Although taxis roam the city quite frequently, it's far easier—and certainly safer—to order a cab through your hotel (if you call on your own, keep in mind that getting an English-speaking operator is hit or miss). Most taxi companies will give you a price in advance. There's sometimes a delay, but usually the cab arrives within 15 to 20 minutes unless it's late at night or rush hour; the company will phone you back when the driver is nearby. If you order a cab this way, you pay the official state fare, which is quite reasonable by U.S. standards. No tip is expected beyond rounding up the amount on the meter.
If you flag down a taxi in the street, fares vary according to the driver's whim; you're expected to negotiate. Foreigners can often be charged much more than Russians, and oblivious tourists tend to be gouged. Make sure that you agree on a price before getting into the car, and try to have the correct money handy.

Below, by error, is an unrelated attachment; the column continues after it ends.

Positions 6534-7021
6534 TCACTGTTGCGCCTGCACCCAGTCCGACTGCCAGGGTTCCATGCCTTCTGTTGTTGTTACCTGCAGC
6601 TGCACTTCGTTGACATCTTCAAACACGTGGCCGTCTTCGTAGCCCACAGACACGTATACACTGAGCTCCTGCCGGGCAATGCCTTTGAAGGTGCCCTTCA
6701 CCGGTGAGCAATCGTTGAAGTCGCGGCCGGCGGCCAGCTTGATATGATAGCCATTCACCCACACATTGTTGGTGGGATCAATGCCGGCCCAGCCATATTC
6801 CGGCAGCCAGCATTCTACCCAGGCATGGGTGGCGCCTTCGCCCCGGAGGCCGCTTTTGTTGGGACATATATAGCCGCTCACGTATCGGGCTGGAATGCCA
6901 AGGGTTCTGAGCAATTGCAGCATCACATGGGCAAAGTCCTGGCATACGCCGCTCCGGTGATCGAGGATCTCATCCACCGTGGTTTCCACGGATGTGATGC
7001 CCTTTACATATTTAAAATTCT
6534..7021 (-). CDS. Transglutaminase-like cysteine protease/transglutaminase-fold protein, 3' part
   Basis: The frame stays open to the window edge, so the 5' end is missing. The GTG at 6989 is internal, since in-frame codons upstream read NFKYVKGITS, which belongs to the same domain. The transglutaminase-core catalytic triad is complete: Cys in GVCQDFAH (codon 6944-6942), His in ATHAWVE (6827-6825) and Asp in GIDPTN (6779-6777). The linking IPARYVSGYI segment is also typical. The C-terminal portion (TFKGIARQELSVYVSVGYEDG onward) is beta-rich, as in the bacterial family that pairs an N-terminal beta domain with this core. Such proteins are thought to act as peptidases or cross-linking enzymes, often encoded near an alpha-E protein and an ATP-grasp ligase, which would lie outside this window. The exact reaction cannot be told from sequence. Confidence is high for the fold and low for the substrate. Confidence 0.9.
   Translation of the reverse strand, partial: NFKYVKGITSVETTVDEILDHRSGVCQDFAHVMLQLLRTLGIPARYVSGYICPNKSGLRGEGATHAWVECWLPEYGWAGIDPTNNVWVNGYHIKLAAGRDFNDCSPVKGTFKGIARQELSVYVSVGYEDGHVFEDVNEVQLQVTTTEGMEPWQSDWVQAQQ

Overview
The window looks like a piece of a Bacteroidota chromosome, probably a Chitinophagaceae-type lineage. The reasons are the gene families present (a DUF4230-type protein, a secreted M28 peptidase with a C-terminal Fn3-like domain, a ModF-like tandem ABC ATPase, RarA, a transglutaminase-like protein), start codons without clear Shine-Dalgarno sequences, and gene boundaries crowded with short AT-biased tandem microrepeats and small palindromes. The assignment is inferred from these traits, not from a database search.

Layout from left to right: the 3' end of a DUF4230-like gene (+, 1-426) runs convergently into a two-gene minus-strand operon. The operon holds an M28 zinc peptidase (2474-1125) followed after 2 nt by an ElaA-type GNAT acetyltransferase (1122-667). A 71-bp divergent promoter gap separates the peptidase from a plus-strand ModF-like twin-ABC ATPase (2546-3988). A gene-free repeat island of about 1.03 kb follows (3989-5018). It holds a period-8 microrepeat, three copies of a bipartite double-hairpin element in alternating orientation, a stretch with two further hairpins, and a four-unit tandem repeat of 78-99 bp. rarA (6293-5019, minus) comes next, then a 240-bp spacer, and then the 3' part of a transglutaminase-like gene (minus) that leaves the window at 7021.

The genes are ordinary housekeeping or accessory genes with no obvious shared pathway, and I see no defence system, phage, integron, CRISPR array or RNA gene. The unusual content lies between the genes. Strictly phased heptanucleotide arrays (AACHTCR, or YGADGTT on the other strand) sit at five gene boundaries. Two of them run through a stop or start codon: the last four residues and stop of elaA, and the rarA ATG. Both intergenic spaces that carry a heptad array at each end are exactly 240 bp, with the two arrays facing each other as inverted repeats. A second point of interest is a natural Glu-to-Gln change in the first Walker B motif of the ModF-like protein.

Petersburg Taxi (068.)
Taxi Million (812/700–0000.)
St. Petersburg is a large city of 5 million inhabitants, and petty crime is a problem. As a foreigner, you're an even more likely target for pickpockets, especially in the metro and in and around Nevsky prospekt. Watch belongings carefully in such areas, and be careful when using your phone. Thieves have been known to grab mobiles and similar devices while their owners are distracted. Be attentive, leave valuables in the hotel safe if you can, and carry those you need to take with you in a money belt or at least in a front pocket, preferably zippered.